December 4, 2023

Engaging for Impact: The Power of Stakeholder Engagement in Research

Welcome back to our series on research impact! Throughout this series, we have explored various characteristics that contribute to impactful research, including significance, reach, tangibility, novelty, durability, collaboration and transferability. In this installment, we turn our attention to the critical characteristic of “Engagement

Sean Newell

8: Engagement

We delve into the importance of actively involving stakeholders, such as communities, organizations, and individuals, in the research process to maximize its relevance, effectiveness, and long-term impact. 

Definition and Explanation

Engagement, as a characteristic of research impact, emphasizes the meaningful involvement of stakeholders throughout the research journey. It goes beyond traditional models of knowledge dissemination and aims to establish two-way communication, collaboration, and co-creation of knowledge between researchers and stakeholders. Engaging stakeholders ensures research aligns with real-world needs, values, and priorities, fostering shared ownership, trust, and the potential for transformative outcomes. 

Examples that highlight the importance of engagement in research impact: 

1. Community Engagement: Engaging local communities in the research process allows researchers to understand their perspectives, experiences, and needs. For example, a study investigating health disparities may involve community members in the research design, data collection, and analysis to ensure the research addresses community-specific challenges and produces actionable recommendations. 

2. Stakeholder Partnerships: Collaborating with stakeholders from various sectors, including government agencies, non-profit organizations, and industry, enhances the relevance and applicability of research outcomes. For instance, a research project focused on sustainable agriculture practices may involve partnerships with farmers, environmental organizations, and policymakers to co-create strategies that balance agricultural productivity with environmental conservation. 

3. Patient and Public Involvement: In healthcare research, involving patients and the public in research design, priority-setting, and dissemination ensures that research is patient-centred and responsive to their needs. For example, patient and public involvement in clinical trials can improve study recruitment, retention, and the relevance of research outcomes to the patient population.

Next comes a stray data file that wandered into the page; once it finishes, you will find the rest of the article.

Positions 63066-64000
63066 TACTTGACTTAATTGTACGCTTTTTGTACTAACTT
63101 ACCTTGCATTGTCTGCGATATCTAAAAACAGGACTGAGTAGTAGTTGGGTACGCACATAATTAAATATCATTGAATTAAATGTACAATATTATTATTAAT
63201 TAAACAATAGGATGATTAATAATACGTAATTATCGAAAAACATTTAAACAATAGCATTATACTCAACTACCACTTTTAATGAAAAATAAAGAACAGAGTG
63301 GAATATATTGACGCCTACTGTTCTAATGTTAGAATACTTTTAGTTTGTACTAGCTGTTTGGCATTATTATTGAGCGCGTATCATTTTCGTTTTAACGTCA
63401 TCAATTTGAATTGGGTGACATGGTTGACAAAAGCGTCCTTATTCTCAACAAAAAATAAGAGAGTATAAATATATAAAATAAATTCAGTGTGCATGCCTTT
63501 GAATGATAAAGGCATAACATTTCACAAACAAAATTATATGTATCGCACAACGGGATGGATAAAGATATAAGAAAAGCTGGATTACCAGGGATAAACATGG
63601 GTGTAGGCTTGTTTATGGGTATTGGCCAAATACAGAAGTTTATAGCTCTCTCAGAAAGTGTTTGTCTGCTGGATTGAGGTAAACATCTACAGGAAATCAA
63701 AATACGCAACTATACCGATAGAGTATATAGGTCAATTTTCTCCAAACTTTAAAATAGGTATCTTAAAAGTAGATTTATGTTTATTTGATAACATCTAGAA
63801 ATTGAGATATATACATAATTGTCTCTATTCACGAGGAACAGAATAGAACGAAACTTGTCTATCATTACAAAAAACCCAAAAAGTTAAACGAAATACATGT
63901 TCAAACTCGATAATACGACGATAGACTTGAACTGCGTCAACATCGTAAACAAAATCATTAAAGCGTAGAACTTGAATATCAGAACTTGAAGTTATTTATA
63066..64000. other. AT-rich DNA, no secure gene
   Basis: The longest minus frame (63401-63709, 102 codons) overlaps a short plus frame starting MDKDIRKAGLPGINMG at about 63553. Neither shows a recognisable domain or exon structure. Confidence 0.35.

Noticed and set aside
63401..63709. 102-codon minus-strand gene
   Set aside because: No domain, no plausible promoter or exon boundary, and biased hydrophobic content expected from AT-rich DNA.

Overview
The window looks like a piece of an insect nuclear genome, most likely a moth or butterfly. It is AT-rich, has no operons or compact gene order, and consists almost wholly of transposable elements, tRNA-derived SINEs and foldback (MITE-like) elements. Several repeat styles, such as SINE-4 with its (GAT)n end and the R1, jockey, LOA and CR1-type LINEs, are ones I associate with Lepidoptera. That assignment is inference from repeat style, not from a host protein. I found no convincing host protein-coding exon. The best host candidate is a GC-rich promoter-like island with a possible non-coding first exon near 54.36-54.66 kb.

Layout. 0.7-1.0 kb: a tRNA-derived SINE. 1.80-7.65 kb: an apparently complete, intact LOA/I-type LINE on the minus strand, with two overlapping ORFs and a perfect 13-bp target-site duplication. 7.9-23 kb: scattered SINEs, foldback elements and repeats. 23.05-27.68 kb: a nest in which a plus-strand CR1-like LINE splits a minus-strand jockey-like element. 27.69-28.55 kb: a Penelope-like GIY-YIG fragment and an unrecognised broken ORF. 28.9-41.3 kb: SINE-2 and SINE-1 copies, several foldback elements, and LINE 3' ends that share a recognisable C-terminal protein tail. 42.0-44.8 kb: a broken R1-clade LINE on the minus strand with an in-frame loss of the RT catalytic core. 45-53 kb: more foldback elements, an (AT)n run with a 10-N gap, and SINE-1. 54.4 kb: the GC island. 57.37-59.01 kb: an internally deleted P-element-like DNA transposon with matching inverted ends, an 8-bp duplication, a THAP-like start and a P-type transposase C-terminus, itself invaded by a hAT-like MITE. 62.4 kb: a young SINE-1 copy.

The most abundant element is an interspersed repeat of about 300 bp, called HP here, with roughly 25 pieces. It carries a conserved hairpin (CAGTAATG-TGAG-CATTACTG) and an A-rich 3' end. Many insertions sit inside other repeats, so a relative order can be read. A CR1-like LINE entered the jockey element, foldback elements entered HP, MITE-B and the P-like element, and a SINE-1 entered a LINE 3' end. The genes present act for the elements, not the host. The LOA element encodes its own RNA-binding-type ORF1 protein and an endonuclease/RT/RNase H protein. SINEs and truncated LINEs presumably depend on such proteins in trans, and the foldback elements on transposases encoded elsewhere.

4. Knowledge Exchange Networks: Engaging in knowledge exchange networks and platforms allows researchers to share their findings with policymakers, practitioners, and other researchers. These networks facilitate dialogue, knowledge translation, and the dissemination of research findings across different sectors, maximizing the potential for real-world impact. 

Challenges and Considerations

Engaging stakeholders in research impact comes with challenges: 

  • Identifying and involving relevant stakeholders early in the research process and maintaining their engagement throughout the project lifecycle. 
  • Balancing the diverse perspectives and interests of stakeholders to ensure equitable participation and representation.
  • Overcoming power imbalances and fostering meaningful collaboration, particularly when engaging with marginalized or underrepresented communities. 

Enhancing Engagement

To enhance engagement and maximize research impact, researchers and funders can consider the following strategies:  

  • Adopt participatory research approaches that empower stakeholders as active partners in the research process.  
  • Provide training and support for researchers to develop effective communication and engagement skills.  
  • Allocate dedicated resources for stakeholder engagement, including time, funding, and infrastructure. 


Engagement is a critical characteristic of research impact, enabling researchers to work alongside stakeholders and foster shared ownership, trust, and transformative outcomes. By actively involving communities, organizations, and individuals in the research process, we can ensure that research is relevant, actionable, and has a lasting impact on the lives of those it seeks to benefit.

Join us in our next blog post, where we will explore our final characteristic of research impact: “Policy Relevance.” 

Other blog posts in this series

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